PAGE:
Grand Rounds: Welcome to Scut Hall
The electricity was in the air and the Mad House was buzzing. Even the *Commish and the *Giants were ecstatic, excited at the thought of the greatest minds coming to lecture at this most prestigious of medical places. Being Residents, we knew that our pagers would never allow us a moment of calm and so we devised a plan to avoid interruption during this grandest of all medical events.
And so it was that on Tuesday, the eleventh of January, that all the stretchers were collected and burned, the elevator was suddenly made to “malfunction”, and we bought the Patient Transport Department lunch, a little benefit for conveniently disappearing this fine Tuesday morning. For the few hours we needed, patients would remain where they rested and no new admissions would make it to the floor. Our pagers were to remain peaceful until the day’s end.
As the Bloggers entered Scut hall a hush filled the air and anticipation descended upon the Housestaff. As the *Commish made his way to the podium to anounce the commencement of these Grand Rounds it became clear that this was no ordinary day. And as the gavel pounded our eyes lit with anticipation, the Grand Rounds were officially in session.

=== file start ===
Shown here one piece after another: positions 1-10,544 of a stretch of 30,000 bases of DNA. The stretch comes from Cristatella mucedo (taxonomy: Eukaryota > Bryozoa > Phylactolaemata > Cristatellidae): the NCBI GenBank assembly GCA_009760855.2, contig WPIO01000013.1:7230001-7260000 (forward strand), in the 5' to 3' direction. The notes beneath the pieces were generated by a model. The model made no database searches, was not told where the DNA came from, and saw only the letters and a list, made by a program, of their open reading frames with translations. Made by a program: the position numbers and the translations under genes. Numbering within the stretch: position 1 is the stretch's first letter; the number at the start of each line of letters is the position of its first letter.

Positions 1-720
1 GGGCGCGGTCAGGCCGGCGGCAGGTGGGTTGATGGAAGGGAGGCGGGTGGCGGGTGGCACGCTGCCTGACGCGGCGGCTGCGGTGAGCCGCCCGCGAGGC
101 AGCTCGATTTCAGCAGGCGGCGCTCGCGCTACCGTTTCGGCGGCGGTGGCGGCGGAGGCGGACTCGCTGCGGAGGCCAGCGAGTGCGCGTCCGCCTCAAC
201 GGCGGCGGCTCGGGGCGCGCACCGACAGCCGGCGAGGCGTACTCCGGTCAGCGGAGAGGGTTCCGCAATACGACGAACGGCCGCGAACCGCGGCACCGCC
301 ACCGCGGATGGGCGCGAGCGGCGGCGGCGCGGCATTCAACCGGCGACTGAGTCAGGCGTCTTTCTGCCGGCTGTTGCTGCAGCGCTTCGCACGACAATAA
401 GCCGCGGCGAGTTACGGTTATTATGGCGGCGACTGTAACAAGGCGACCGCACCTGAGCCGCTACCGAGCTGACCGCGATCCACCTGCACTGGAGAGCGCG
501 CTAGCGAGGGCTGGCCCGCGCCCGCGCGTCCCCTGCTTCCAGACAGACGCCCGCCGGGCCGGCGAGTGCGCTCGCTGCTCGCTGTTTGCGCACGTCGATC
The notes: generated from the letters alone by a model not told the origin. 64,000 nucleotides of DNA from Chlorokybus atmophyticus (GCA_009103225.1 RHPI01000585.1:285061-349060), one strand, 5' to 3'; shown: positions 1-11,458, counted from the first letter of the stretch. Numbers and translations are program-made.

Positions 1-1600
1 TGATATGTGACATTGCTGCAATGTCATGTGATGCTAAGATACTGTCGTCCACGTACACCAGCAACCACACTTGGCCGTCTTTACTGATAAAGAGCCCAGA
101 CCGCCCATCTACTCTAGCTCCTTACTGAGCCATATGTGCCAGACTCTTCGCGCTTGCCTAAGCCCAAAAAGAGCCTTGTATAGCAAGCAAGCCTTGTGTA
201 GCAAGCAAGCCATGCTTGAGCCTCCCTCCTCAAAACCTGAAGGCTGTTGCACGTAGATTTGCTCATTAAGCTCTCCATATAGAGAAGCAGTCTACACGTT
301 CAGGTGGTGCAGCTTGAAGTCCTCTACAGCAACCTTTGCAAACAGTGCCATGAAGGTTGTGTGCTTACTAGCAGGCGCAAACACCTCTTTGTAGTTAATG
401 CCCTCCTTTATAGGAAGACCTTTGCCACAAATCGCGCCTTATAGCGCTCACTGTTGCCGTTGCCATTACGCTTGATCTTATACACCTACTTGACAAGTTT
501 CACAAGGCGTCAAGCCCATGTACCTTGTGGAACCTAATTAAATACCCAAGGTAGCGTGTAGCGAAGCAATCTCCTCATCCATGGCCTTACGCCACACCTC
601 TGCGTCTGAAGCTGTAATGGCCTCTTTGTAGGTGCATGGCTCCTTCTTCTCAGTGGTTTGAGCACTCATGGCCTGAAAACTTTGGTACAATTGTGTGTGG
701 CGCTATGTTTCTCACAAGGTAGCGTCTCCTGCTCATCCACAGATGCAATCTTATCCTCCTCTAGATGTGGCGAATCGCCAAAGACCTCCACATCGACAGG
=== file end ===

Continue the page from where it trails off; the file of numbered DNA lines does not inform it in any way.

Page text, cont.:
First to approach the podium was the Cheerful Oncologist. He discussed a gut wrenching dilemma of foregoing surgery for quality of life at the expense of cancer growth and ultimate death. Our Surgery Attending, Respectful Insolence, empathized with this Oncologist and reminded the audience of how Surgeons often face this same dilemma and how multiple factors must always be taken into account. Ultimately, he stressed, everyone deserves at least one chance. After his speech the Surgeons and Oncologists exchanged glances in what can only be described as gleams of admiration.